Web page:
Ari wasn’t happy with the business’s early newsletter copy, so he took over and started writing it himself. In 1991, he and Saginaw added the Zingerman’s Coffee Company next door, then the Bake House, Mail Order, and a catering arm. They also started Food Gatherers, a not-for-profit that went to restaurants and grocery stores for food that would have been thrown out and took it to meal programs for people in need. (This wasn’t just a few food baskets. By 2018, Food Gatherers would be distributing enough for five million meals all over Wash– tenaw County.)
“I never took writing classes,” he says. “I mean, I didn’t intend to write.” He just wrote—newsletter copy, sandwich-menu copy, catalog copy, whatever. “I would agonize over every word and rip up paper and get mad,” he says.
Then he joined a writing group and read books on writing. He relaxed into what English teachers call “freewriting”: just scribbling the flow of his thinking, then revising.
He’d been studying food in books and on world travels. He wrote about it in a conversational voice inflected by his low-key sense of humor and his . . . what? Call it hippie-capitalist egalitarianism. Weird combination, but it was working, both in the writing and in the business.
Who’d have thought you could sell so much sheep’s milk cheese in a small town in the middle of Michigan?
The business changed the town and vice versa.
You can’t really cut too many corners with your corned beef and pastrami when every tenth customer used to live in Manhattan.
Yet he couldn’t devote concentrated time blocks to writing. “I mean, I had a job,” he says. He got in the habit of pulling out a laptop whenever a few minutes opened up.
Eating better food is part of pursuing a better life . . . We do not market our food to some so-called “gourmet elite.” . . . Toward this end we will give a taste of any product we sell to a guest who would like to try it. We just want people to have the chance to try food they’ve never had . . . We are confident that the more people get to try it, the more of it they will buy. (From the Zingerman’s Employee Handbook.)
Friends began to say: “You know, you should write a book.”
He loved to read. But he was a food guy, a businessman, not a writer.
Then, he decided to try it.
He gathered his writings in a manuscript that was much more ambitious than a glorified ad for the deli. Zingerman’s Guide to Good Eating was nearly 500 pages about artisanal foods from all over the world, with chapters on olives, oils, vinegars, cheeses, grains, meat and fish, chocolate, and seasonings. Recipes were mixed with essays, advice, and travelogue.
Freshly ground pepper doesn’t just make you sneeze—it perfumes the entire room. Pick up a bit and rub it between your thumb and forefinger. You should be able to feel the essential oils as you move it back and forth.
He was advocating for high-quality food but without the snobbery. He was urging people just to pay attention. Everybody. It was the anarchism.
Although I long ago left behind my belief in political anarchism, I’ve remained something of an anarchist in my approach to food. The standard industry perception is that the most flavorful foods should be reserved for an elusive upper-crust gourmet elite. But the way I see it, good food is for everyone. . . .
I couldn’t care less whether or not food is fancy; I just want it to taste good . . . What really gets me going are simple, down-to-earth dishes. Stuff with substance, with solid roots, with history and heritage.
For example, when Zingerman’s Roadhouse, a full-service restaurant, opened in 2003, it served mac and really good cheese—with really good bacon mixed in.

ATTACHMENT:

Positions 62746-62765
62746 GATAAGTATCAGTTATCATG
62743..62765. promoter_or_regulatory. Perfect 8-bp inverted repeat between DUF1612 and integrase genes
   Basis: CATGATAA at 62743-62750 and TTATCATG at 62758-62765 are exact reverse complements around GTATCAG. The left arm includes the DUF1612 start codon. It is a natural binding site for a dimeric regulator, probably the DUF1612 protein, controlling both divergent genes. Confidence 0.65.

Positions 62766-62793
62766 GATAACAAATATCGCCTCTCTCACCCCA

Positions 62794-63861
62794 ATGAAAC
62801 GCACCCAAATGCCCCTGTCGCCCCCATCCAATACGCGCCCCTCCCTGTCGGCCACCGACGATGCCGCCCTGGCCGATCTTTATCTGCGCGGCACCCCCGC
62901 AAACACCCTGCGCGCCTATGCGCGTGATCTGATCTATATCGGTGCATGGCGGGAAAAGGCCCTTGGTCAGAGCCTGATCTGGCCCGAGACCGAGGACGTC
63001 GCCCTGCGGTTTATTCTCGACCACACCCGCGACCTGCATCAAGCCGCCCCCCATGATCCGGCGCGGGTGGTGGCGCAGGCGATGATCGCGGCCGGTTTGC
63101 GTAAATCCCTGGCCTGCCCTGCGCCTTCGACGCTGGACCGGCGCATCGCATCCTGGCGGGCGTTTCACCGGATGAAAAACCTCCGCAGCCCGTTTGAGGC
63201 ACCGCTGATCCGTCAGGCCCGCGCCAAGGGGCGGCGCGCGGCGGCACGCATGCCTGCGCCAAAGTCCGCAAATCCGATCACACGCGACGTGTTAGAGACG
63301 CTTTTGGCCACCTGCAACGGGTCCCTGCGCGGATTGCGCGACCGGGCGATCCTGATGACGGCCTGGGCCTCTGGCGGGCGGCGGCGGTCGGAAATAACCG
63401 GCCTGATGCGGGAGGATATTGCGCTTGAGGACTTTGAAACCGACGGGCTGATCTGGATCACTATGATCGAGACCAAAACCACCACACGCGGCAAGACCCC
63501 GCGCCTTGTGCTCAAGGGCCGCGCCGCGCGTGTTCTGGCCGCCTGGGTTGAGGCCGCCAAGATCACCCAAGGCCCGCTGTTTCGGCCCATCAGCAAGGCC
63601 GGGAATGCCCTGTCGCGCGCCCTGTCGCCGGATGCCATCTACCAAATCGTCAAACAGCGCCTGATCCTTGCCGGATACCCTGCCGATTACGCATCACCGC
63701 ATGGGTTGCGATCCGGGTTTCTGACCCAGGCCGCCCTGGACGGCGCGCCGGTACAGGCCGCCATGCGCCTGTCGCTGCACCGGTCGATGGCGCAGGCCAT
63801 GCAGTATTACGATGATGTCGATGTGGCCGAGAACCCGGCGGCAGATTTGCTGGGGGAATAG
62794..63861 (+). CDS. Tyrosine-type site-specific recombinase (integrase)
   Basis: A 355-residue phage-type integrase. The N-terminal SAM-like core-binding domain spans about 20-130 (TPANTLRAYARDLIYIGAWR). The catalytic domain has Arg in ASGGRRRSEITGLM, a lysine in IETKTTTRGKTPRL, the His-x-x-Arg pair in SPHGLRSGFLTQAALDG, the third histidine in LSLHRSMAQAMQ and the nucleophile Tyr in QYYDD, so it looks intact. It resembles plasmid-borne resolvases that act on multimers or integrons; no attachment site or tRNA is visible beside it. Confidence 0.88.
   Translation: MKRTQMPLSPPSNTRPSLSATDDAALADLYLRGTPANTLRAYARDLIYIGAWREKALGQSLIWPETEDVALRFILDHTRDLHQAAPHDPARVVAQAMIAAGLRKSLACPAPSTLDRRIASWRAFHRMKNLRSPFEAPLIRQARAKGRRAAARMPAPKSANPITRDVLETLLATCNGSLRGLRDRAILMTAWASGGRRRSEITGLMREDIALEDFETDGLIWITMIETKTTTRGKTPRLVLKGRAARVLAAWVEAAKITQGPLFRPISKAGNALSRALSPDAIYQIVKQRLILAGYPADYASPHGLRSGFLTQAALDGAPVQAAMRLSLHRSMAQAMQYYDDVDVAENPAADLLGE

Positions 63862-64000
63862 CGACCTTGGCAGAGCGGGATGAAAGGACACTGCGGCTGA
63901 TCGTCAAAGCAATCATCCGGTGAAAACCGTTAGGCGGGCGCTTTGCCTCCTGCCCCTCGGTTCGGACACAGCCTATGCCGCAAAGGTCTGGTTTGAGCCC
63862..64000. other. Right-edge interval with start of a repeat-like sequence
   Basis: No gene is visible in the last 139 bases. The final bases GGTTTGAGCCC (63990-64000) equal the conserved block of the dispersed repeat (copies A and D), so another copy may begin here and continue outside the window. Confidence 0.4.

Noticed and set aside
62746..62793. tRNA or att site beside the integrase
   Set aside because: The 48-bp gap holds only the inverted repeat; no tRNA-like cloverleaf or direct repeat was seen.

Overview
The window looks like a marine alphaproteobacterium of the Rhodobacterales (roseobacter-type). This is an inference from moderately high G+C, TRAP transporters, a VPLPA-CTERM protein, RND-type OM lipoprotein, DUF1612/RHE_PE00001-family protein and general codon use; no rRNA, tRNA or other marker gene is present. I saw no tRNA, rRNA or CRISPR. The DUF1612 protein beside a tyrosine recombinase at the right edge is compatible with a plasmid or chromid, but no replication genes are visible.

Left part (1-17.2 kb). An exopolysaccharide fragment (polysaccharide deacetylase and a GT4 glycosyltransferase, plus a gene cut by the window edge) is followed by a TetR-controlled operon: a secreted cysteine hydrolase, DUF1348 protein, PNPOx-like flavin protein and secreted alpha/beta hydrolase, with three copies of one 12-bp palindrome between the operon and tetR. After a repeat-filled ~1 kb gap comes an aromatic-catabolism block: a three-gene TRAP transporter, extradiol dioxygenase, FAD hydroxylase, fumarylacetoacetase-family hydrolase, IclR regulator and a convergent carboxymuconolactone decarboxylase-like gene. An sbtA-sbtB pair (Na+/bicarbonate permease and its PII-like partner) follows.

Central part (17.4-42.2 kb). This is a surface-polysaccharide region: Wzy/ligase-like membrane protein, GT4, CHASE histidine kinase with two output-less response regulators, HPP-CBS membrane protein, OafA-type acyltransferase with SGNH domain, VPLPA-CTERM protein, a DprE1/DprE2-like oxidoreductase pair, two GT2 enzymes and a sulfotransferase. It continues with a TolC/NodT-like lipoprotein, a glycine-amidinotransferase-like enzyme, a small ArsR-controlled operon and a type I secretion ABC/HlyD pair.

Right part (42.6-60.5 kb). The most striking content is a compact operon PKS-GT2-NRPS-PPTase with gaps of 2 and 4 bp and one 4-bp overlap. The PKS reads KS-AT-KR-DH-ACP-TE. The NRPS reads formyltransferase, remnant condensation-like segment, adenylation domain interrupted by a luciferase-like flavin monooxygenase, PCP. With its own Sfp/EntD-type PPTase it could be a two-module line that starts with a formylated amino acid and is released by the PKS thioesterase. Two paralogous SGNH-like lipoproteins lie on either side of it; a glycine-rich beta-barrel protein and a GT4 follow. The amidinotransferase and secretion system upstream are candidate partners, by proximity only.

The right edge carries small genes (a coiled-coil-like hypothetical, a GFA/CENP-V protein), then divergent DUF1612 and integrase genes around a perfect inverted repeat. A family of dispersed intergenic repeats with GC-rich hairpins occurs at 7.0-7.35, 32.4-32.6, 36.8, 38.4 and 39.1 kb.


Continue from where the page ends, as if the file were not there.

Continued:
National media took notice. Paul and Ari started Zingtrain, their corporate training arm, with long-time friend and U-M alumna Maggie Bayless (M.B.A. ’84) as the managing partner.
The Zingerman’s Community of Businesses emerged, including the Creamery, Candy Maufactory, Coffee Company, Mail Order, a second restaurant (Miss Kim’s in Kerrytown), catering, and event spaces. Today, there are managing partners in all the businesses, as well as more than 200 Community Share owners, i.e. staff members who own a share in the business.
Inc. Magazine called it “the coolest small company in America.”
But no franchising. Great idea, Mr. Greenberg, but no way. They couldn’t visualize a Zingerman’s in Southfield or Chicago. It was the anarchism again. Zingerman’s was enmeshed in the Ann Arbor ecosystem. They couldn’t pretend it would be the same somewhere else.
Ari still wrote about food. But in a quarter-century he’d learned a lot about running and growing a business, too. He began an even more ambitious writing project.
He had soured on big-time New York publishing. He wanted to do books his own way. So he launched Zingerman’s Press, which in 2010 published another big, ambitious book: A Lapsed Anarchist’s Approach to Building a Great Business.
Three more books made a mega-series of four on management, including A Lapsed Anarchist’s Guide to . . . Being a Better Leader; Managing Ourselves; and The Power of Beliefs in Business.
That includes Ari’s belief in “managing by pouring water,” which he does several evenings each week at the Roadhouse—the founder-boss-philosopher practicing what he calls both “servant leadership” and “just being in the business where the action is.”
I know I have a lot of strange stuff in this book. Mixed metaphors, magical thinking, and people you never heard of—anarchists, folk singers, hobos, obscure business writers, pig farmers. But hey, if you got this far in the book, you’re either used to it, or you’re nigh on as odd as I am . . .
In the last few years, I’ve probably learned as much carrying my water pitcher around the Roadhouse as I have sitting down to read. Word has it Emma Goldman once uttered: “When things are bad, scrub floors.”
The Zingerman’s collection is open to the public.
Manufacturers who fail to comply with this requirement prescription drugs will also be subject to civil penalties; – Setting a cap on personal spending on medicines for Medicare beneficiaries. From 2025, the Act limits annual personal spending on prescription drugs to $2,000.